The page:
In one phase
of antique collecting, we turn to the crafts practiced by women
in the home. These are needlework and textiles. Before the days
of large spinning and weaving mills, American women practiced all
the stages of converting the raw materials into finished cloth.
Then, with thread, needle, and scissors,
they gave vent to their artistic impulses by creating various things
for home decoration. Sometimes they were so proud of their accomplishments
that they signed and dated their work with fine stitches in crosswork
or other design, but more often they neglected this detail. Therefore,
in many cases we can only approximate the age of a piece and guess
about its place of origin. Much has been written about the various
kinds of needlework done by the women of America which are collectibles
This section is given over to three
distinct types of work about which rather less has been recorded.
The door panels of the Pennsylvania Dutch are characteristic of
that distinct racial group and the colouring and fineness of the
needlework make them antiques of the first order.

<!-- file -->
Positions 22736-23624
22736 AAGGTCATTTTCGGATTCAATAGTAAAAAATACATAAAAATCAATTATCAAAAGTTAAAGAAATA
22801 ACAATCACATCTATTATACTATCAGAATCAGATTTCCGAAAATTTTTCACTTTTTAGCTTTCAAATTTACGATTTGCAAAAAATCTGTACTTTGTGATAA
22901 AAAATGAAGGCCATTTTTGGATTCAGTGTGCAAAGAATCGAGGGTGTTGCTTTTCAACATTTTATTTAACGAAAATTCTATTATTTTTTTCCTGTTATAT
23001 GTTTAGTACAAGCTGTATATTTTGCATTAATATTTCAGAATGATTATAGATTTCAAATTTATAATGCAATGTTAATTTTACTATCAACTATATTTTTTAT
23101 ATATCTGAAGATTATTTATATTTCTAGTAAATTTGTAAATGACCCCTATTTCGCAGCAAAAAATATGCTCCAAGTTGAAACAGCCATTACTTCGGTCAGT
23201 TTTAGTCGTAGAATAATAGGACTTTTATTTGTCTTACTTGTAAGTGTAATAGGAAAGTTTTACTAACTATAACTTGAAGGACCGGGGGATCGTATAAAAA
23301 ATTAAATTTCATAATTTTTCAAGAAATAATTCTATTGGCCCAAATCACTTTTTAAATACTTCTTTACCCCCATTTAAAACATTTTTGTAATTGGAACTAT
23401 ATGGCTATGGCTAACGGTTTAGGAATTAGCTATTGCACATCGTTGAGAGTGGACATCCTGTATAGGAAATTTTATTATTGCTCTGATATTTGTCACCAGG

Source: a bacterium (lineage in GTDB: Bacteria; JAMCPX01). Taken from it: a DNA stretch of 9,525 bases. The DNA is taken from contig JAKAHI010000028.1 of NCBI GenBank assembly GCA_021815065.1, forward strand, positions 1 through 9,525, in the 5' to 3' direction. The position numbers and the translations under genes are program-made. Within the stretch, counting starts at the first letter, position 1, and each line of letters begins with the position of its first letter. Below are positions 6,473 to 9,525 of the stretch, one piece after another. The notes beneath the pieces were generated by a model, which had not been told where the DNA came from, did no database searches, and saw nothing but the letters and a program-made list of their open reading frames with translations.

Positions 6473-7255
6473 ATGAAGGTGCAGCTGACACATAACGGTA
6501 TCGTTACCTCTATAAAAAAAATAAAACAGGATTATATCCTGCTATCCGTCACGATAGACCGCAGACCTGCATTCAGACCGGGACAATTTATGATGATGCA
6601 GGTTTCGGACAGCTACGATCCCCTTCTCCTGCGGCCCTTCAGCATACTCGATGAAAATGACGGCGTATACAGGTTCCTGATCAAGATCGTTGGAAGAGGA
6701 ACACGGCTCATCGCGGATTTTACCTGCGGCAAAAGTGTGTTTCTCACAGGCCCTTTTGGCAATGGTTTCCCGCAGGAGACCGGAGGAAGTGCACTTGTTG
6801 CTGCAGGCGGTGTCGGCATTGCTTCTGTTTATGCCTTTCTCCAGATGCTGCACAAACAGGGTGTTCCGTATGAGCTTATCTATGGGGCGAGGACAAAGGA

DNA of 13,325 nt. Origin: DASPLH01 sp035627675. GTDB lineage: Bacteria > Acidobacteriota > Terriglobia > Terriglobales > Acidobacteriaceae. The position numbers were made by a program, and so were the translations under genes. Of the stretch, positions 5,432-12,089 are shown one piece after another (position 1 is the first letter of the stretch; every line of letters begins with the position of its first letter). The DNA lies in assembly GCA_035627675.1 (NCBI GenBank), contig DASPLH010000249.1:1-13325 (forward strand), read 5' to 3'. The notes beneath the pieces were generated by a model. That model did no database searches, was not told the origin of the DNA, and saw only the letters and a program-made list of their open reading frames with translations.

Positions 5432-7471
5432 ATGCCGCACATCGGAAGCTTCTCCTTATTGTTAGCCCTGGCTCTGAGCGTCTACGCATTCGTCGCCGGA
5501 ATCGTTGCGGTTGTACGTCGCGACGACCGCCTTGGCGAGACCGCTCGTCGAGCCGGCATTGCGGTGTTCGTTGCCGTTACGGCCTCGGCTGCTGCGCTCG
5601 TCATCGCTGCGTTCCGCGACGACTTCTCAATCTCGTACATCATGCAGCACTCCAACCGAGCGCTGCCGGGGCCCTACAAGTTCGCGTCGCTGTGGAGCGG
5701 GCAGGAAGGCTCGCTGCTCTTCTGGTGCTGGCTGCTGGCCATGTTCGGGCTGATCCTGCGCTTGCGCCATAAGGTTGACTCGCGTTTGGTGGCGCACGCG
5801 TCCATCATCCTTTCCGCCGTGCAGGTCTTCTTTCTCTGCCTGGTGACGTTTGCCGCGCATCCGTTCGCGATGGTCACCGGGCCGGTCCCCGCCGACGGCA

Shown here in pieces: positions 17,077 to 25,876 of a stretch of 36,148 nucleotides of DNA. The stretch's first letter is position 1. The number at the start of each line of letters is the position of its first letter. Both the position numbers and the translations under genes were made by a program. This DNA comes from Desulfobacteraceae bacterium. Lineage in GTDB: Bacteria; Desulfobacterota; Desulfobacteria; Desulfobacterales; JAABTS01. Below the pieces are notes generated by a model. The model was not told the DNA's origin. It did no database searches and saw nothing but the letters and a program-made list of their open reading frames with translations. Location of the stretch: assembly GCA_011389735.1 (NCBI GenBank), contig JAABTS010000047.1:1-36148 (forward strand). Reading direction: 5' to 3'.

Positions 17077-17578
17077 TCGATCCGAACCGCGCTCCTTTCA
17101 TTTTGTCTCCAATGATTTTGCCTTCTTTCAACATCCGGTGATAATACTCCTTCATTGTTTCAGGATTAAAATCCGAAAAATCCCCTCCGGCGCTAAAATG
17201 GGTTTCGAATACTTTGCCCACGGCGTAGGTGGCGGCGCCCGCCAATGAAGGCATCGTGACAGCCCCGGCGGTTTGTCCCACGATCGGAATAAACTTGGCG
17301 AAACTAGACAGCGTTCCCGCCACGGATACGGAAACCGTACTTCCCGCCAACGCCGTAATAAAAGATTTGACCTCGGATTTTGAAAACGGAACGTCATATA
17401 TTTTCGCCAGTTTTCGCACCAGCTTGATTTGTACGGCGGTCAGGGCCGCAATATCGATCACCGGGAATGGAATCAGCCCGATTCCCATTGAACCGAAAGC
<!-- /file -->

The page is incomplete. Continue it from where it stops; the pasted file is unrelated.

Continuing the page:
The quilting bee has been associated in prose
and poetry with a social event at which work, good eating, and a lively
interchange of gossip and local news blended. But the primary purpose
was the completion of a quilt that the hostess had pieced according to
an original design or one common to her locality. As antiques, these old
quilts have particular interest because of their colourfulness and intricacy
of design. They form one of the most important of the American folk arts.
Equally interesting is the hooked rug, now
so highly regarded by collectors. Its raw materials were a reasonably
large piece of strong heavy material and a bagful of rags. But the patterns,
like those of the quilts, were many and varied. Some were entirely original
and often most naïve; others of the Victorian era were more conventional.
Either type lends colour to the home and so has strong appeal for collectors
or for those who like antiques for their decorative individuality.